I am not really a philosopher. I once taught in a philosophy department, but it was always a sort of ad hoc arrangement. I’ve never taken a philosophy course and my initial graduate program was not particularly interested in critical theory. So, whatever I’ve picked up, I’ve picked up along the way. I note this initially, because I’m going to say some things with a bit of authority below that I haven’t actually earned. Skepticism on your part may be necessary. If nothing else, my title is sincere.
As I understand it, Divine Command Theory is a form of Moral Relativism.I admit that this is a non-standard reading, so I’m going to have to explain myself. Moral Relativism is the idea that all moral systems are just about as good as each other. Divine Command Theory is the idea that God is the Good* and therefore the standard for defining the Good is “Did God command this?” These do not initially appear to be compatible notions (and they may not be; philosophers, please check my math!). However, here is why I think they are: when you are a Divine Command Theorist, it is fairly unimportant to you what other people actually believe because you are operating under the assumption that you have a direct link to God (in spite of always operating through human mediation). As such, you aren’t really all that interested in Reason (which is to say, rational exploration). It’s lovely when it’s applied to certain topics, specifically ones that God tells you it is okay to explore, but when applied to topics that God says are forbidden, it oversteps its bounds. Unfortunately, this leads to a problem for the Divine Command Theorist.
Anyone can make a claim to Divine Command. All those Muslims, Buddhists, and Evangelicals out there genuinely believe that they are communing with the Divine. They genuinely have spiritual experiences; they genuinely have revelation; they genuinely draw closer to the Divine. So how are we to understand it if a Jew finds adherence to all the commandments in the Torah critical to Divine communion, while we find several of them irrelevant, actual obstacles to the Divine? The standard LDS approach, as I’ve encountered it, is to assume that all those people don’t really understand their own religion or their own spiritual experiences. They are either communing with the Adversary, instead of the Divine, or they are so caught up in the traditions of men that they won’t let themselves see that they should all just become Mormons post haste. The great benefit of Divine Command Theory is the justification it provides to dismiss the genuine experiences of other human beings as delusional. Huzzah.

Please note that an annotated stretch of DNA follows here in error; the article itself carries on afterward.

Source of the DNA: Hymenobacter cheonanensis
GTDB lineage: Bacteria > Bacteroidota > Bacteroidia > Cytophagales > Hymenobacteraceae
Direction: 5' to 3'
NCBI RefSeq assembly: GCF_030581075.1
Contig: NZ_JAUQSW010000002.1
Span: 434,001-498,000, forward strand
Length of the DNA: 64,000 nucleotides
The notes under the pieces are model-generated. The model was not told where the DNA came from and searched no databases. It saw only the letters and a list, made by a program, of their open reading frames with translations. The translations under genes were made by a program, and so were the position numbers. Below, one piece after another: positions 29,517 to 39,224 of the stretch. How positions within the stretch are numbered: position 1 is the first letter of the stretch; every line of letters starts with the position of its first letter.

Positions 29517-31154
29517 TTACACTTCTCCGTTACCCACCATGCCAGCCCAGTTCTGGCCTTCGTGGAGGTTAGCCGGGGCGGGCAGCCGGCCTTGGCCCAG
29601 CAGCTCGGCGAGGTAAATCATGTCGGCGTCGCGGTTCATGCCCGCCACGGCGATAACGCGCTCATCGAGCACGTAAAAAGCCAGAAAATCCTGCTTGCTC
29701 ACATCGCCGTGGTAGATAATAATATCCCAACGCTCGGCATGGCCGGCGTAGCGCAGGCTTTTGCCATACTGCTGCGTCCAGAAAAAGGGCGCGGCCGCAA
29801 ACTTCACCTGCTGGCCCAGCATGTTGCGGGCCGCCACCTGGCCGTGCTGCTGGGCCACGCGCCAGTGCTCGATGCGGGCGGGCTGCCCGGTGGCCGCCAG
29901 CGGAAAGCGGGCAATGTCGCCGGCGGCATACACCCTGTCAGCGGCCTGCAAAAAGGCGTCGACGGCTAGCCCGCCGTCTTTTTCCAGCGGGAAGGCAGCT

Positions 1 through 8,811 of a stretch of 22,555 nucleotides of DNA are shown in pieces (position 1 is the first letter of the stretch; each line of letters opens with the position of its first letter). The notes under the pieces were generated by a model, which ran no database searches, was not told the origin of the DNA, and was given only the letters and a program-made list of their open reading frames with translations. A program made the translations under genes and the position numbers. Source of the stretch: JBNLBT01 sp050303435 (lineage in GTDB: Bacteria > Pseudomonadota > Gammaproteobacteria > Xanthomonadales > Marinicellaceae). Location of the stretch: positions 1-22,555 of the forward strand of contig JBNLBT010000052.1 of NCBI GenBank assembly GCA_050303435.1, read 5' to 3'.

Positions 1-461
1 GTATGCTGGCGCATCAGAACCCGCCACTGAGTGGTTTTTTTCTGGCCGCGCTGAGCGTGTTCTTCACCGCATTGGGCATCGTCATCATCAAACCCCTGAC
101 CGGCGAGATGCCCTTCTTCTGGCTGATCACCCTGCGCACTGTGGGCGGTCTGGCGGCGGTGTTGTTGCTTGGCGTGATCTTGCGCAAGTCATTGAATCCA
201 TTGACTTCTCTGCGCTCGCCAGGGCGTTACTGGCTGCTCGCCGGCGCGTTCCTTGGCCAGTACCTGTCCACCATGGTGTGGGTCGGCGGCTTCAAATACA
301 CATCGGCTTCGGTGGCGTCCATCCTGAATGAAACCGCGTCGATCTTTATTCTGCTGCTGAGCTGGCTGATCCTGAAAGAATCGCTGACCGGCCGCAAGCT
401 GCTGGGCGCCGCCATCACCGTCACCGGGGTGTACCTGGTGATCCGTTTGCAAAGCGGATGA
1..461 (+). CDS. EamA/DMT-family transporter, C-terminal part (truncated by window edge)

In fact, this benefit exposes its weakness. The reason Divine Command Theory must dismiss the reasoning, argumentation, and lived experience of other groups is because it can’t engage them using Reason, not without exposing itself to similar critiques. All religions have portions of their beliefs that they’d rather not have prodded by rational inquiry (or whatever happens to pass for it in a given decade). All religions feel almost no compunction in prodding their neighbors in their rationally weak spots. So, instead, they rob themselves of the ability to apply Reason to any particular set of beliefs, in the hopes that they can head off retroactive application. The only other option is an irrational dismissal wholesale.